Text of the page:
BOISE, Idaho – Idaho Power Co. got the green light Monday to spend tens of millions to clean up its Wyoming coal-fired power plant, and regulators want quarterly updates on whether emission-control investments are making sense amid expected changes to federal environmental rules.
The decision by the Idaho Public Utilities Commission aims to ensure the state’s biggest utility isn’t locked into completing the estimated $130 million project if alternatives to coal emerge as better for ratepayers.
Some observers expect the Obama administration to pass new greenhouse gas rules in 2015 that hurt the viability of coal, compared with other forms of electricity generation.
However, if Idaho Power acts in good faith, the utility would likely be allowed to recover its costs from ratepayers, even if upgrades were abandoned before the pollution-control project was completed, PUC spokesman Gene Fadness said.
Monday’s ruling came after protests by environmental groups, including the Sierra Club, demanded Idaho Power invest in renewables and reduce demand rather than prolonging the life of the dirtier coal plant.
However, the commission decided Idaho Power’s proposed investments, at least at this time, were better for ratepayers and trumped alternatives proposed by the environmental groups.
“We don’t have a crystal ball,” Fadness said. “The commission has always felt that if utilities are acting on the best information they had at the time, then the commission doesn’t necessarily feel those costs have to be denied.”
Idaho Power, which owns one-third of the Jim Bridger coal-fired power plant near Rock Springs, Wyo., is under a federal Clean Air Act deadline meant to improve air quality in wilderness areas and national parks such as Yellowstone, located to the north of the plant.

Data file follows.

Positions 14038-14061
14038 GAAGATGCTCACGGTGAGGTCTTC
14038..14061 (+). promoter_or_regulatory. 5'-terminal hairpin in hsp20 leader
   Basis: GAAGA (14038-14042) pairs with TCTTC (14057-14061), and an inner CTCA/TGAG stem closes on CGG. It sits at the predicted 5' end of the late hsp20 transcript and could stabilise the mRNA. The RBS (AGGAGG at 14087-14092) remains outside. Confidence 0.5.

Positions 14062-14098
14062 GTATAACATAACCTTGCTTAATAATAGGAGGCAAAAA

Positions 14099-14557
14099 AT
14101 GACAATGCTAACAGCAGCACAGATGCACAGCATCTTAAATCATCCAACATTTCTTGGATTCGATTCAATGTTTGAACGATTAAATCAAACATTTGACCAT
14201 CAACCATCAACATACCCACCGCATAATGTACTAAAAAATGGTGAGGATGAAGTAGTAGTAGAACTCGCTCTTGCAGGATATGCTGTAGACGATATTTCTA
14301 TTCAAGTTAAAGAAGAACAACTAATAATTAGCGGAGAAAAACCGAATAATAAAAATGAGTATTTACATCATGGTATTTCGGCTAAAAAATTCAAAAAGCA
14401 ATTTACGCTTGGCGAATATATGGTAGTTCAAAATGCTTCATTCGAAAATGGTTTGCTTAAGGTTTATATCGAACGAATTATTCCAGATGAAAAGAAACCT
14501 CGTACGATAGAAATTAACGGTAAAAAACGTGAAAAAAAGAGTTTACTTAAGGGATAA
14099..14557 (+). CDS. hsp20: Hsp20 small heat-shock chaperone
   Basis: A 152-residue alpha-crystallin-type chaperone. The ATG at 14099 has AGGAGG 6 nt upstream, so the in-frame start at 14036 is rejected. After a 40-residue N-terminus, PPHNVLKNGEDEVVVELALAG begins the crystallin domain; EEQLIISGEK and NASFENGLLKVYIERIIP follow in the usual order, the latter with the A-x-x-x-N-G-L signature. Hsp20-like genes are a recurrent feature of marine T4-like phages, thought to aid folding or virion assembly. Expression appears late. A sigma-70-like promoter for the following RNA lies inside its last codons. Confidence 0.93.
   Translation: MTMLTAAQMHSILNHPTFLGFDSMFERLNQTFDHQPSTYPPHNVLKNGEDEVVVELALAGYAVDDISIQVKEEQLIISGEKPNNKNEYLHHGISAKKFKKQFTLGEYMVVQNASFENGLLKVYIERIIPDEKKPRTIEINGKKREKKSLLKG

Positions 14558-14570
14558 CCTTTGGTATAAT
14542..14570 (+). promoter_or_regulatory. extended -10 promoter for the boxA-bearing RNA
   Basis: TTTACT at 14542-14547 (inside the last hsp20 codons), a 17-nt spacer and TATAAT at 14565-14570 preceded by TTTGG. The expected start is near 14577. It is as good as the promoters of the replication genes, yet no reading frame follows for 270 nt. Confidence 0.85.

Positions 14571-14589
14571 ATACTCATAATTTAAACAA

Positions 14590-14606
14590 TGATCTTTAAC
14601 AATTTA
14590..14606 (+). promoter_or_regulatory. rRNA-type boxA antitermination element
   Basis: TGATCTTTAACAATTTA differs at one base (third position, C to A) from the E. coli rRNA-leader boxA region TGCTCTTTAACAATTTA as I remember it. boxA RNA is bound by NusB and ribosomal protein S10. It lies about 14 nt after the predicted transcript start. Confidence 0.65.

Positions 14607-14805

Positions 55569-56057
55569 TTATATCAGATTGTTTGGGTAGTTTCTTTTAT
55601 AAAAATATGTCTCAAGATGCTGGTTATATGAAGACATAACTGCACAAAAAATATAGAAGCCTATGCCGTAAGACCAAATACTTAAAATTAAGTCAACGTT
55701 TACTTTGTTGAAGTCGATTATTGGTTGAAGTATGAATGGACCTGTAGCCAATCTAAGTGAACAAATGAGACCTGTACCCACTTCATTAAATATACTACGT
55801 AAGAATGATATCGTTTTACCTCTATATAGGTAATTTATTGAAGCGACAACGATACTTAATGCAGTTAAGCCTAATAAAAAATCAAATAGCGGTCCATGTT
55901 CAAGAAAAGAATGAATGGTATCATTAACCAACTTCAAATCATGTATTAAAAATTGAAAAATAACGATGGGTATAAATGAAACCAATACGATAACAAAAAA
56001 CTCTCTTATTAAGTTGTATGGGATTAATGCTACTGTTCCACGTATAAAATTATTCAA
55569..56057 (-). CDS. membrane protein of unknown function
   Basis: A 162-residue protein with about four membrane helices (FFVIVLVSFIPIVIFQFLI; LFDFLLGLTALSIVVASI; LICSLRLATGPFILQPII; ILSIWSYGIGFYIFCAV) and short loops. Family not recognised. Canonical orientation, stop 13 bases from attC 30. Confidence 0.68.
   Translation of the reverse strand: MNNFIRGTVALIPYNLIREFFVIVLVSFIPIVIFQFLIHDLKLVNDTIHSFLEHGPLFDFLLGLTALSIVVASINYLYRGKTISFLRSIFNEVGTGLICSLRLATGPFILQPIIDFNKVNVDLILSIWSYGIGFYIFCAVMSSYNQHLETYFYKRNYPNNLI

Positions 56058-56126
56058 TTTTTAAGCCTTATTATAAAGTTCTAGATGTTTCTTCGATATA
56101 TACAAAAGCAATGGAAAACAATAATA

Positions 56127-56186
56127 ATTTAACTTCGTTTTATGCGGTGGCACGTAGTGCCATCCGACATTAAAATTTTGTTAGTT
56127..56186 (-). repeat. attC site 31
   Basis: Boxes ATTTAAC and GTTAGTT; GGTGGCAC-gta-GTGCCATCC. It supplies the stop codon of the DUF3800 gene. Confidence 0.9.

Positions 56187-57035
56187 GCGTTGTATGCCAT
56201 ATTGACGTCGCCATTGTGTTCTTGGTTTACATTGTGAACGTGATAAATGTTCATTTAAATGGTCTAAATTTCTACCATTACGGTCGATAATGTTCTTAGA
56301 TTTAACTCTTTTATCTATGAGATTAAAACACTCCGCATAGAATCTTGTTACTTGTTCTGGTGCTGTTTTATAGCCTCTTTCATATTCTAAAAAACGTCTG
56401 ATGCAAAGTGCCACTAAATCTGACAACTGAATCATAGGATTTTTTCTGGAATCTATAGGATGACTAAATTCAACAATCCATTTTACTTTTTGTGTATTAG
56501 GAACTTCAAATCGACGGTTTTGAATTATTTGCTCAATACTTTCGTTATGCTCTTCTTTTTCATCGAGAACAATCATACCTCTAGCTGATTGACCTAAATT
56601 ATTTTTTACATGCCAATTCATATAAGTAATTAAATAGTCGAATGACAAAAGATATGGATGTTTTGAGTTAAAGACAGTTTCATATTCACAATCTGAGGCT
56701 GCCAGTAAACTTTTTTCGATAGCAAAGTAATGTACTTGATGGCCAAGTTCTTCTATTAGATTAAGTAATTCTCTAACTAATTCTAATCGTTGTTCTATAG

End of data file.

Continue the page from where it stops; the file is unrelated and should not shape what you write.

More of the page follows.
PacifiCorp, which owns two-thirds of the Bridger plant, has already won approval from regulators in Utah and Wyoming for its share of the upgrades, due to be completed by late 2016.
Idaho Power spokesman Bill Shawver said the utility was pleased that regulators gave the company the go-ahead to move forward with the project, over the objections of environmentalists.
Regulators “acknowledged what we feel: That it’s still in the best interests of our customers and the company, from a cost perspective, to install the emissions control equipment,” Shawver said.
In a partial victory for environmental groups, the Idaho regulator declined to approve one request from the utility that would have virtually guaranteed that Idaho Power could recover the full $130 million investment. Allowing the so-called preferred ratemaking would have made it more difficult for Idaho Power to abandon these investments, even if stricter federal greenhouse gas limits made the controls a bad deal for ratepayers, the commission wrote in its 13-page decision.
“A tipping point could be reached making them uneconomic,” regulators wrote. “As the project moves toward completion … we direct Idaho Power to return to the commission if viable alternatives … become available.”
Asked if Idaho Power will ask regulators to reconsider preferred ratemaking, Shawver said the utility was still analyzing the ruling and no decision had been made.
Zack Waterman, director of the Sierra Club in Idaho and a key organizer of opposition to the utility’s investment in the coal plant, didn’t immediately return a phone call seeking comment.
The environmental upgrades are needed to comply with regional haze rules under the Clean Air Act, designed to improve visibility in national parks and wilderness areas. Those rules require controls to limit nitrogen oxide emissions by December 2015 on Jim Bridger Unit 3 and by December 2016 on Unit 4.